Obviously, the argument that the heroism demonstrated by Luke Skywalker, Captain America, Robin Hood, King Arthur, and others are “unrealistic” lose their potency when compared against their factual inspiration. Fortitude is real, and so including it in fantastic tales is realistic. Despite the horror and deprivation of war, the constant death and destruction, men can and often do find within themselves the grace and strength to perform unbelievable feats of valor. These enormous actions ring down the years to be heard, however dimly, by their descendants.
This brings me to another modern trend in fiction that Sabaton ably counters. Everywhere one turns, today’s stories focus on the terror and repulsive aspects of warfare. This is not wrong in itself – war is undeniably horrible. From the ancient practice of throwing the conquered’s male children off of cliffs to the Nazi death camps, one does not have far to look for evidence of the depravity man is capable of visiting upon himself. Peacetime has confirmation of this as well; even when nations do not do battle with one another, men and women find excuses to maim, rape, and murder. Including these observations about war in one’s story is therefore necessary and right.
However, making them the first and last word regarding national combat is wrong. Sabaton’s records reflect this fact well. War is filled with horror, true, but it is also a time when the glory of a human spirit united to grace shines forth. Sabaton highlights this in their songs, reminding listeners that amidst the destruction of war, beauty and courage flower and grow to great heights. Whether it be the everlasting fame achieved by Leonidas and his Spartans or the unsung heroics of Witold Pilecki and Lauri Törni, war can bring out the best in men at the same time it brings out their worst aspects.
From the time this author could listen to stories, she thrilled to tales from history for precisely this reason. Although they are fictional, it is also why she appreciated heroic (also called Superversive or Noblebright) fiction. The ultimate tribute to the heroes of the past, this type of creative writing is the best compliment an author can give to those who fought and died for the good of others.
If you seek inspiration of any kind, readers and future writers, begin with Sabaton and a good history book. The past is not dead; it exists in the present and flows into the future through us, the children of those who came before. The bravery exhibited by men and women in the past remains within our grasp and veins, waiting only for us to exercise it.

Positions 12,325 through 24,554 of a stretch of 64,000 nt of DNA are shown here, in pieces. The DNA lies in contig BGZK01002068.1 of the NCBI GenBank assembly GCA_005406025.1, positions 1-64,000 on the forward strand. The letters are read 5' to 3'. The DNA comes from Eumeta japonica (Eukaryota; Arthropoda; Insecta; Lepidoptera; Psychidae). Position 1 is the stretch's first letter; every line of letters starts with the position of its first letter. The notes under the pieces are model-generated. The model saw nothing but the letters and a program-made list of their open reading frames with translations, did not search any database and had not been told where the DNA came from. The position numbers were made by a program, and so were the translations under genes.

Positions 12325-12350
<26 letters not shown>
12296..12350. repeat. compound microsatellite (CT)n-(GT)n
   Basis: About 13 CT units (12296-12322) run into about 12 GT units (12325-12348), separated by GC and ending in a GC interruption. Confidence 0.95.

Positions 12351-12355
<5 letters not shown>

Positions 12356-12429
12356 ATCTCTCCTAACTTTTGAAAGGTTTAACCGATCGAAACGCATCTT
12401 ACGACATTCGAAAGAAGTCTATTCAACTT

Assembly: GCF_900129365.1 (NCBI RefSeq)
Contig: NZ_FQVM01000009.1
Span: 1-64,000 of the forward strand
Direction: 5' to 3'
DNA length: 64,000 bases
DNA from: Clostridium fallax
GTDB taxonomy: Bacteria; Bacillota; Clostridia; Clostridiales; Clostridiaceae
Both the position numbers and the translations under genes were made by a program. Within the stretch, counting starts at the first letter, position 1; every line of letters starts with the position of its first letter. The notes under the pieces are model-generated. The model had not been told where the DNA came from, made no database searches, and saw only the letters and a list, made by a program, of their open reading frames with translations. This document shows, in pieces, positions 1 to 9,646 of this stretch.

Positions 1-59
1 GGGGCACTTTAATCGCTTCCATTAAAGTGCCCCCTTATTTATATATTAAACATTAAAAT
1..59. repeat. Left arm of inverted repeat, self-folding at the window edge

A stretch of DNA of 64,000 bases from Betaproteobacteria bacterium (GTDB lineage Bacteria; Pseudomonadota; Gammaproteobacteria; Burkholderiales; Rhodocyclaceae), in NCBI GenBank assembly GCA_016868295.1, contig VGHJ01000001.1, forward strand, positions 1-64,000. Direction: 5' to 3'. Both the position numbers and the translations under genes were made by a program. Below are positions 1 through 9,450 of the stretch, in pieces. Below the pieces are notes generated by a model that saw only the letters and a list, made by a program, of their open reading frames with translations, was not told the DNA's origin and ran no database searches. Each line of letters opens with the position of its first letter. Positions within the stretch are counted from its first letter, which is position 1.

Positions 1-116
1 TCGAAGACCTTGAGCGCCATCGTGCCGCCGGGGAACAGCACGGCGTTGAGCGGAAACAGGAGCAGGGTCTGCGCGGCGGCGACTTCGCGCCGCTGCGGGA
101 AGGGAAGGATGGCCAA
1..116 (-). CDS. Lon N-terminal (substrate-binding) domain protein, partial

So seek out heroic protagonists about whom you can read and write. Honor your valiant ancestors by remembering that heroism does exist. They are sure to appreciate it.
3 thoughts on “Courage – Timeless Inspiration for Every Age”
“What about Witold Pilecki, who snuck into Auschwitz and confirmed that the Nazis’ were exterminating the Jews” – That’s a “half-truth”. When Witold Pilecki (a faithful Catholic) willingly came to Auschwitz Germans exterminated also there the Polish elite (foremost – the Catholic priests). As he wrote in his famous Report “to the Sonnerkomando there went in that period all Jews, priests and some Poles”. Moreover, as Pilecki noted, when he was later persecuted (and killed) by the Commies – Auschwitz was a “trifle” – compared to the Soviet barbarity.
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Few could say Auschwitz was a “trifle” compared to Soviet barbarity without being accused of exaggeration. Witold Pilecki was one of those few, God rest his soul. Thanks for the comment, vrs.
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Whether they recognize it or not–and I think they might–Sabaton is doing a public service. Remembering these concepts is the first step to understanding them; placing them in an easy to remember format, one which is easily accessible (to those with a high tolerance for loud noises), is a godsend.